Paths to Literacy

for students who are blind or visually impaired

Creating Braille Art with a Perkins Brailler

Braille design collage

I have been encouraged to share some tips on creating Braille Art with a Perkins Brailler. These “Art” pieces help students by encouraging them to participate in holiday traditions throughout the year like other sighted students, while they practice their braille skills. (Listening skills are also improved if done as an oral exercise).

The first step in creating a Braille Art piece is to find a suitable icon to duplicate. This can be done through a Web search for images. The drawing should be black and white and simple. As your skills improve, you may decide to include more detail but remember that too much detail can be confusing to a blind student.
Next, blow up the figure to about the size you would like it to be in braille. This should be fairly easy since we are experts at enlarging.
Now decisions have to be made as to whether it will be done as a silhouette or outline, or maybe a little of both. What needs to stand out? Focus on the general feeling of the piece. Ignore fine details that are simply visual.
Finally, the actual creation. I usually start at the top. If it is very bottom heavy, like my Pirate Ship, I will start at the bottom and move up. I find the topmost/bottommost element, decide where on the page I should start (gauging this from my printed icon as an example). Then begin to move up/down line by line.

Step-by-Step Instructions to Create a Braille Design

SnowmanI’m going to start from scratch with a project that I was asked to think about, A SNOWMAN! I’ll go through the process with you.

1.  Pick an image.

First I pick an image or icon. I like this cute one. Not too complicated, and it can be simplified as needed to make it easier!
(I’ll refer to dark places as filled in with braille, white will be braille lines.) I’ll make the hat dark with a white ribbon and dark underside. The Snowman himself will be white with nose, mouth, eyes, stick arms, and scarf will be made dark. The ground will be dark for a contrast.

2.  Prepare a copy that is the right size.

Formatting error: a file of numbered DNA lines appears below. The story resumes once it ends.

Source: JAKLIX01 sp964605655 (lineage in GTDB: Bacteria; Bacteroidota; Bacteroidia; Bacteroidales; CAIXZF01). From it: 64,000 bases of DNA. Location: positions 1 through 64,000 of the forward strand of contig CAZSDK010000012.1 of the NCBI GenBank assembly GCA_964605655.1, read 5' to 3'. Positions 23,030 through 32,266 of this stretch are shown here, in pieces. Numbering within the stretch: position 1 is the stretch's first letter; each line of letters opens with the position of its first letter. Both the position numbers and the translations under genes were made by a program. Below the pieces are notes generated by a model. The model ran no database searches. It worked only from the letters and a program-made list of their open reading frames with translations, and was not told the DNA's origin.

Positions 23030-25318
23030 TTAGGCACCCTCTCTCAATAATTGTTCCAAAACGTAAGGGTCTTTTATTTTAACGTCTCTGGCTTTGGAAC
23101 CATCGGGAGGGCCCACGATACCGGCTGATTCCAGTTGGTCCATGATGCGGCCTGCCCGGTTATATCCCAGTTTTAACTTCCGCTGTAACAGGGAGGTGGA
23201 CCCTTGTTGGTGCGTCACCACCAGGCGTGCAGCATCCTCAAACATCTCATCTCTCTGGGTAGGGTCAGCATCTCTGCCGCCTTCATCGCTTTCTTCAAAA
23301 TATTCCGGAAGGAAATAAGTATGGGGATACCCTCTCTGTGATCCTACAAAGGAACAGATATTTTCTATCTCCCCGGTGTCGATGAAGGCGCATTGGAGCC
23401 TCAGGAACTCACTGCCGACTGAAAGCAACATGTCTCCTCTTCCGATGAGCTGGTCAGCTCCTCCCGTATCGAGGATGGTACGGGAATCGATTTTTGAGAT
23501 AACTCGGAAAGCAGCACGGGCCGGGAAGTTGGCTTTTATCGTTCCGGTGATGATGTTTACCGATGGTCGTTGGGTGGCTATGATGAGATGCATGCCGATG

Next, I prepare a copy about the size I want it. Adjust the position to upright to make it easier.
                           Copy of snowman image
Notice that I left room for error. If he ends up a little bigger or smaller, it will be fine.

3.  Technique:  Creating Curves

Now let’s talk technique!
Boxes and straight lines are easy to create, however the curves make the challenge of a good Braille Art piece. I create solid curves by using several braille cell choices depending on the slope, “with”, “of”, “q”, “er” can be used for many solid curves. Add a cell or subtract a cell to keep the curve going. Like this:
Braille slopeBraille slopeBraille slopeBraille slope
To change the slope, try adding a “d”, “f”, “question mark”, or “simple close quote”, like this:    
Braille slopeBraille slopeBraille slopeBraille slope
And now I start creating!
I’m going to start on line 3.  I can always move him down if he looks too high on the page later. 

braille hat

4.  Figure out how to simplify the image.

Notice the simplification of the hat. The idea of the parts of the hat (the top, the ribbon, and the brim) is the most important thing.

Braille snowman body

Then the main body. Notice that I decided to make a bold outline on the body. A last minute change, I decided that the scarf would be more recognizable if it were separated from the body.

5.  Add detail.

As I add in detail, I have to add in cells and erase spaces.
Negative snowman
As I add the detail, the pink (missing cells) get in the way of seeing how something is really looking, so I highlight the whole picture and look at it as a negative. 
Doing this, I see that I don’t like the carrot nose. It runs into the mouth. I can play with it or just make a coal nose. 

Revised negative snowman

6.  Decide how to refine the drawing.

Hmmm, looks good to me! But I’m thinking that the brim of the hat needs to be solid. Minor change and …
Finished braille snowman

Here is my finished work. Now I am ready to start looking at what I created to make the instructions for the project.

Enjoy creating your own to share with us!!!

See the full list of Edith's braille designs!




Best Braille Drawings that I have seen!

Posted by Christy

Thank you, I'm glad they are

Posted by dotwriter

Love your drawings

Posted by Marci Benshoof


Posted by Marci Benshoof

Wonderful gift for so many ❤️

Posted by Wendy West


Posted by alyssajolley

Braille Drawings of trees

Posted by Valerie Alcaraz

Braille art.

Posted by Jill

Braille Drawings

Posted by Charlotte Cushman

Braille Art

Posted by Kate Putt


Posted by Charlotte Cushman

Posted on March 7, 2016
Updated on: February 7, 2018